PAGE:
Islington CEO shining a light on trans issues
PUBLISHED: 15:28 28 October 2016 | UPDATED: 15:28 28 October 2016
Islington social entrepreneur Jay Stewart’s work has been recognised in a national competition. Jon King meets the CEO of Gendered Intelligence in Pentonville Road.
For Jay Stewart, arguing at the head of a supermarket queue about his identity is just one of the challenges of being recognised as a transgender man.
When the physical changes brought about by Jay’s hormone therapy happened before his name change, eyebrows were raised by a shop assistant checking his debit card. “I was standing in the queue which was getting bigger and bigger pleading: ‘This is me! This is my bank card!’” he says.
Increasing understanding of the transgender community is something Jay now helps schools, families and businesses with through his Pentonville Road non-profit firm Gendered Intelligence.
He said: “Some people don’t know what it means or what is expected of them. But there’s more visibility now. Trans people are feeling more empowered.”
For Jay it hasn’t always been this way. Jay grew up in Birmingham and was attending a girls’ school when he started identifying as a lesbian. After completing an art degree he emerged depressed and uncertain about the future.
“There was a lot of confusion. There was shame about how I felt about my body. But finding other transgender people was a light bulb moment for me.”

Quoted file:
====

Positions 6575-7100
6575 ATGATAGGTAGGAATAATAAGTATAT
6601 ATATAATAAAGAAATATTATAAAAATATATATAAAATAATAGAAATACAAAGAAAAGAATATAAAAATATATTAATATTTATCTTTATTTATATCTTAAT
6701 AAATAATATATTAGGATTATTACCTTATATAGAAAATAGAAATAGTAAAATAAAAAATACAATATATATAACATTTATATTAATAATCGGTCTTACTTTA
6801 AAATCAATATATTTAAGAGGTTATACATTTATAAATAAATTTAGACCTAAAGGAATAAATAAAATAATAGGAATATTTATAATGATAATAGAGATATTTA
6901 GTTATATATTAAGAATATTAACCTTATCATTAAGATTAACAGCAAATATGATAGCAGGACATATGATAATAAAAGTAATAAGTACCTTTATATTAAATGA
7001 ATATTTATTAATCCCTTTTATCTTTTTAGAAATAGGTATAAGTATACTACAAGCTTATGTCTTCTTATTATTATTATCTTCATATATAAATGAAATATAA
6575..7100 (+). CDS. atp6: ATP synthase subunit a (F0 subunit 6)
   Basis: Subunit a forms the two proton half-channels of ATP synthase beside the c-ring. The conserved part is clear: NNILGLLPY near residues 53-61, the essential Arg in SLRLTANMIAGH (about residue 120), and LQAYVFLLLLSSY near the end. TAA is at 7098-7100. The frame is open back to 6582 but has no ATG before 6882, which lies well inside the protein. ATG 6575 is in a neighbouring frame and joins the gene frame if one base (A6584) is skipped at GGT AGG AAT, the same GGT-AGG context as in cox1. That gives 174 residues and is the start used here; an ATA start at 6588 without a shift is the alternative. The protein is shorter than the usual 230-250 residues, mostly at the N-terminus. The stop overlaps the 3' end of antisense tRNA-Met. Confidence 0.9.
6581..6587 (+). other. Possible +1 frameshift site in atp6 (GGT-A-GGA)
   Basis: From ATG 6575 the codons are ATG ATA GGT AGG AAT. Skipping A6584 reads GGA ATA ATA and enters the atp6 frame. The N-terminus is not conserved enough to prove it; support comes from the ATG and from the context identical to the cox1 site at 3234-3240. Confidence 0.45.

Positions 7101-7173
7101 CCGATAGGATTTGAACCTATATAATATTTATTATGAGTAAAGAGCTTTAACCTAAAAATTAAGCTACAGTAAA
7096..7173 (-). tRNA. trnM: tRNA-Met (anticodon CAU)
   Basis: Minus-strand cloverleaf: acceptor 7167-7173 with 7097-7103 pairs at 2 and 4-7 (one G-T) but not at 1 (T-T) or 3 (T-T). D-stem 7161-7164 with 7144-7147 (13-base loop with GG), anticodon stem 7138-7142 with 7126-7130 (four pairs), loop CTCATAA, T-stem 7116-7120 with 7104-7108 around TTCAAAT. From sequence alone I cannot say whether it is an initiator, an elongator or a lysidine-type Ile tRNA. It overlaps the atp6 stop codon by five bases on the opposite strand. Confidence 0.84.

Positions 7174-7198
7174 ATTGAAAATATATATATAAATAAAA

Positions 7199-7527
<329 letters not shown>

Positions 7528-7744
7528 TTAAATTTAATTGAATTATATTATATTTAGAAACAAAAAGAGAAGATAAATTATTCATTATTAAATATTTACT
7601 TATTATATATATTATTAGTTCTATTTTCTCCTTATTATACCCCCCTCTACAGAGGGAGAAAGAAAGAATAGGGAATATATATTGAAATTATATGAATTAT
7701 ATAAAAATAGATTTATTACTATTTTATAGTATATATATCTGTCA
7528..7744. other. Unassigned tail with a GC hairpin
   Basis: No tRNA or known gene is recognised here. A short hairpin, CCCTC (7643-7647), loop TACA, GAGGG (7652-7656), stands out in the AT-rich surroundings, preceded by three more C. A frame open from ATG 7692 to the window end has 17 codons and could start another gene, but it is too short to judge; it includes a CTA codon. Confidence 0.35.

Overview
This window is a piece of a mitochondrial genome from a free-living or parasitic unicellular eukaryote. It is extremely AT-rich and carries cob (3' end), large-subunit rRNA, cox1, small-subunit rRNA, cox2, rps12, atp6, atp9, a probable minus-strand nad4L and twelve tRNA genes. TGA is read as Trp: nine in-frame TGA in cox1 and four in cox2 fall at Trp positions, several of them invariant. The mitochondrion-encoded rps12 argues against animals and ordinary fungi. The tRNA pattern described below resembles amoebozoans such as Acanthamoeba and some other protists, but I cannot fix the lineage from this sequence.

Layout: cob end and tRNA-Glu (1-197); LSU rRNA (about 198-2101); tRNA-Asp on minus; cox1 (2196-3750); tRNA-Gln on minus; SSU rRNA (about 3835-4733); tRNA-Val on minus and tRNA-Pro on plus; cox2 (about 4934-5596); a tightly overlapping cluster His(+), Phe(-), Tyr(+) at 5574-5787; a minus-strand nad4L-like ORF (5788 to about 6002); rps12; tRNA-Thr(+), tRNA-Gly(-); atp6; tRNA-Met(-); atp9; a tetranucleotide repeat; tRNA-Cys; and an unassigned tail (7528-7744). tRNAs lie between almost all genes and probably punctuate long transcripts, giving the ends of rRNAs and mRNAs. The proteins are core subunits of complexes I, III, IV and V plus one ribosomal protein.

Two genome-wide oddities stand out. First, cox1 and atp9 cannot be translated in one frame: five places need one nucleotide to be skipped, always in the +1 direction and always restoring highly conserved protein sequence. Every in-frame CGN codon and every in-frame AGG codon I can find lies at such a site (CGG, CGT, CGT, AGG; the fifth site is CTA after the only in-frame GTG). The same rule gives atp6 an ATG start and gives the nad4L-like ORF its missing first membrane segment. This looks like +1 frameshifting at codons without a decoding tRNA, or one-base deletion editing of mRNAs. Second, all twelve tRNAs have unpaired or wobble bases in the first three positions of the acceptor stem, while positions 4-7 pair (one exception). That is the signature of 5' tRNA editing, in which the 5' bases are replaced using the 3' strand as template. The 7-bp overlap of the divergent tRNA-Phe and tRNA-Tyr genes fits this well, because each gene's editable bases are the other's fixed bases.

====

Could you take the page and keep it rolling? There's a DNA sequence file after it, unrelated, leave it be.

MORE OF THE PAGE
Asked about how his family felt about his transition Jay said: “They were really loving. It was affirming for me. There was love and support, but lots of questions.
“It’s a very particular thing in your life when you share with others who you love and who love you that you are going to transition. You think to yourself: ‘This could go either way. I could be rejected and shunned.’ For that not to happen and to be overwhelmed with love and affection is lovely.”
Now with seven-year-old twins of his own and in a long-term relationship with partner Catherine, Jay is pleased by recent progress towards meeting the needs of the transgender community.
“It’s no longer seen as shocking, but it can take time to get used to.
“My own children are very intelligent about gender.
“In our community parents are diverse. However, there’s an invisibility around parents who identify as LGBT. It’s about challenging norms.”
Jay is now one of five people in with a chance of winning a £10,000 Social Entrepreneur of the Year prize to support their work. Vote at the-sse.org/SEYA